Brief guide to ... surgery

Click to follow
Indy Lifestyle Online
I have never had, nor am I contemplating, surgery. I am not one for medical dramas, nor fly-on-the-operating-theatre-wall documentaries. Blood is not really my thing. And yet here I am nosing through The Surgery Book, a fully illustrated patient's guide to 73 of the most common operations.

If invasive medical procedures are your bag, then this is the book for you. The author, Robert N Youngson, a retired consultant, takes us through the details of hernia repair, leg amputation, Caesarean section, brain surgery, colostomy, tooth extraction and birthmark removal. His premise is that our fear of surgery stems from fear of the unknown: his mission - to let us know as much as possible.

So, with the aid of black-and-white drawings, I can chart exactly where a new kidney might be placed in a child, see step-by-step pictures of sex-change surgery and get a surgeon's-eye view of larynx removal. I can become thoroughly acquainted with pre-op procedure and post-op problems. I can go behind the scenes in the operating theatre and get right inside the patient's body, with diagrammatic views of a foetus during abortion, an eye being corrected for a squint, a spermatic cord being cut during vasectomy.

Does all this make me feel any easier? The more I read, the more I doubt Mr Youngson's assertion that, "However worried you are, it is always better to know the facts so that you can clearly understand what you are facing. Truth may be unpleasant, but it is something most people can face up to and cope with."

Of course, you are going to miss the operation itself - or are you? Mr Youngson reassures us about the advances of modern anaesthesia, but his persuasion leaves me in an increasing state of anxiety. "Many people are terrified at the possibility that they may wake up during the operation," he says. "Surprisingly, in view of the light anaesthesia used nowadays, this does not seem to be a problem."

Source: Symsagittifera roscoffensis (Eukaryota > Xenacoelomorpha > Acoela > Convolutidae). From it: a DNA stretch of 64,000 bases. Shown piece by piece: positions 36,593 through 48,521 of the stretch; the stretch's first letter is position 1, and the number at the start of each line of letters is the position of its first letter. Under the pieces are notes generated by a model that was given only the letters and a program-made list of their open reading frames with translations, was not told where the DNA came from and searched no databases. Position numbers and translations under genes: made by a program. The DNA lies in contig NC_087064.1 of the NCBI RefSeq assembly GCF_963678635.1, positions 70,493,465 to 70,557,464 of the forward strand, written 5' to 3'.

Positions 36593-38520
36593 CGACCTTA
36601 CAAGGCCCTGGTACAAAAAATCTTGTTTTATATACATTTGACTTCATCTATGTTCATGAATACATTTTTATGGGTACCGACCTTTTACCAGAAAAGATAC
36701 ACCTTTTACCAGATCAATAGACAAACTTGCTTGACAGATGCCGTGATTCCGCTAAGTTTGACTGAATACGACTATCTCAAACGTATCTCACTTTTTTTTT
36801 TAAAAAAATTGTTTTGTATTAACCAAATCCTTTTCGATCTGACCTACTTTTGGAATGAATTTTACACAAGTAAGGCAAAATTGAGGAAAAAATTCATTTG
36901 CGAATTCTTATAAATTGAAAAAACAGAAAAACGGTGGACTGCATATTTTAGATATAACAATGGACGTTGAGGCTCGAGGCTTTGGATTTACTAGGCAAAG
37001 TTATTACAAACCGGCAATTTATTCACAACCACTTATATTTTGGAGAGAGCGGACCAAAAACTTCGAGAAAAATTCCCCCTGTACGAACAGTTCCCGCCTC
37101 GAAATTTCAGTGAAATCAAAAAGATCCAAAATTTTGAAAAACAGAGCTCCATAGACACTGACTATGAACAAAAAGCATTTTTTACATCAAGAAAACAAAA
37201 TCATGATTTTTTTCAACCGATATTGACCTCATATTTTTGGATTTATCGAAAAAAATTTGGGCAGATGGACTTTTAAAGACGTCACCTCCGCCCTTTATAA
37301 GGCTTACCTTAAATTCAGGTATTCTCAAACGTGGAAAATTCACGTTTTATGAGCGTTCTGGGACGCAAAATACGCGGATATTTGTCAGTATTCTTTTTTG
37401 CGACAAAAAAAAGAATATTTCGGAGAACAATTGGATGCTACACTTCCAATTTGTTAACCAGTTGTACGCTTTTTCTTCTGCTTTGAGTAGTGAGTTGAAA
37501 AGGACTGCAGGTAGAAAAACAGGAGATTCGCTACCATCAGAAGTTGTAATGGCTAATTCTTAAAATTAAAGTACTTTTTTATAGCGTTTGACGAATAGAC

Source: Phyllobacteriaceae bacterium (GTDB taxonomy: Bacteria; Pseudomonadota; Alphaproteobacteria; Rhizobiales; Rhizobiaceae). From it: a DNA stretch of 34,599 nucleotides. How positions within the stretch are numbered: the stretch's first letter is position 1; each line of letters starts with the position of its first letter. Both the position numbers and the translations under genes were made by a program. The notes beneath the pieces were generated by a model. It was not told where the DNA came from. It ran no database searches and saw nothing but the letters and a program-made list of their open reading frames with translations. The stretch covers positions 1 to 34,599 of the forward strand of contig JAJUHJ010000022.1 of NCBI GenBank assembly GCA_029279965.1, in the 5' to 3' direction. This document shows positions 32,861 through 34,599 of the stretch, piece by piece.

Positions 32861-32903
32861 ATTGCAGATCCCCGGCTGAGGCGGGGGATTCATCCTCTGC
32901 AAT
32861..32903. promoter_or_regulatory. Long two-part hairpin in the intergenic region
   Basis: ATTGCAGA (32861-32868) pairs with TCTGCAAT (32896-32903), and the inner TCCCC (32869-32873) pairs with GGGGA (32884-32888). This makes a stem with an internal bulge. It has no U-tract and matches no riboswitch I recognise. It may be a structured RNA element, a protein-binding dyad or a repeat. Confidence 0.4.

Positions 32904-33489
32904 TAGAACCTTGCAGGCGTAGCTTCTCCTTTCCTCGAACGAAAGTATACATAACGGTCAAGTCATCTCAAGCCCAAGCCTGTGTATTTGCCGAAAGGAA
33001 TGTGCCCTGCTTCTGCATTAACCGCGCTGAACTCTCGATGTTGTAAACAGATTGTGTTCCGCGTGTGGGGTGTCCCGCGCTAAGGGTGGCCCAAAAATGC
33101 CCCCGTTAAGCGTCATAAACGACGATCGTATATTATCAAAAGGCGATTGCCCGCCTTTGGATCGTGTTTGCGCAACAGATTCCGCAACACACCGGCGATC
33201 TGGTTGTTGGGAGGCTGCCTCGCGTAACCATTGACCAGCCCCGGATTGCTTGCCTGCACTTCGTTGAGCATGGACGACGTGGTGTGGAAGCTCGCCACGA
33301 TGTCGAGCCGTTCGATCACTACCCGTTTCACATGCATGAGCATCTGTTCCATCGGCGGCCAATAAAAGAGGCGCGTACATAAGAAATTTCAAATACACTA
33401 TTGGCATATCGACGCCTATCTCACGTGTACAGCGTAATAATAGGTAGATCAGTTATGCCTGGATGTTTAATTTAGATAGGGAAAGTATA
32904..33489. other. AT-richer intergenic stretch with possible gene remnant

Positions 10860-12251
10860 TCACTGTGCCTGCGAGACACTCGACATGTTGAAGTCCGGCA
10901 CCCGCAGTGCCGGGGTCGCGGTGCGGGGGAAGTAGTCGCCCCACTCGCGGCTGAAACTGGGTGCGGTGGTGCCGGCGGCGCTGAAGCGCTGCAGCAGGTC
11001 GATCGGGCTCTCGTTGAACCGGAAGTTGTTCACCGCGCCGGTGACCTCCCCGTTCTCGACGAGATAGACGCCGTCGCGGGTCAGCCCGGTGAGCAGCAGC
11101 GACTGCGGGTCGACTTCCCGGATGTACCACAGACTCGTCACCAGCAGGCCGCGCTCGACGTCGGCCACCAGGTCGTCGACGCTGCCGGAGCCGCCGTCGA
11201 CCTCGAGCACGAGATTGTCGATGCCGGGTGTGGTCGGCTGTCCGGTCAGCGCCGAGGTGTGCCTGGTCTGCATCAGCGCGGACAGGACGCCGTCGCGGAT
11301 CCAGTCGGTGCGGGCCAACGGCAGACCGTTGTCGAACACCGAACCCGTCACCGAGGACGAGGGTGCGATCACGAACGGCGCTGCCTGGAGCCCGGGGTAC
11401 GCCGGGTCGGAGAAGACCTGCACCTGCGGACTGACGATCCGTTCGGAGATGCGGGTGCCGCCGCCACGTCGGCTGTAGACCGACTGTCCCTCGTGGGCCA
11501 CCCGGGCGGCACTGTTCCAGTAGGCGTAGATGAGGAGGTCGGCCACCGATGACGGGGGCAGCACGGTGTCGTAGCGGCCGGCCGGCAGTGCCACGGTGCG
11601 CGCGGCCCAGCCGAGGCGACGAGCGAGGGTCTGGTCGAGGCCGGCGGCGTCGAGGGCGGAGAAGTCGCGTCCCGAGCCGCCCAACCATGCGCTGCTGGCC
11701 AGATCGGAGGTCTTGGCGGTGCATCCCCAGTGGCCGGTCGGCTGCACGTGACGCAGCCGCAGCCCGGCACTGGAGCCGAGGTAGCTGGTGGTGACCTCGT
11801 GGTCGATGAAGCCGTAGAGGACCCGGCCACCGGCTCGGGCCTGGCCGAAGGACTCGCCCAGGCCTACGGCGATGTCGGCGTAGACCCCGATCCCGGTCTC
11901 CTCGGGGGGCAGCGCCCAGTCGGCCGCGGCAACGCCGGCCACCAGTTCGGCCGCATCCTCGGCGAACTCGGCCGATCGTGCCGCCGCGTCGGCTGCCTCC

Dr Stephen Wright, a clinical health psychiatrist at Leicester General Hospital, questions the assumption that the more people know, the better. He believes that while some patients may be reassured by operational details, others may be more interested in risk statistics or in practical coping strategies - but many may prefer to know very little at all.

Even though this is a patient's guide, Mr Youngson persists with the surgeon's perspective. He even reminds us how to behave after surgery: "Before you go, how about a word of thanks to the dedicated nurses and doctors who have looked after you so well?" I expect my physician to have a steady hand and a good eye.

I enjoyed the description of the surgeon padding about in socks before he enters the operating theatre in white rubber boots and appreciated the excellent glossary covering a wide range of medical terms. Mr Youngson is clear and accurate as he dissects the human body with the skill and precision of the surgeon's knife. But he should not assume that by being thorough, he has dealt with all his patients' fears.

'The Surgery Book', by Robert N Youngson and the Diagram Group, Century, pounds 12.99.

Comments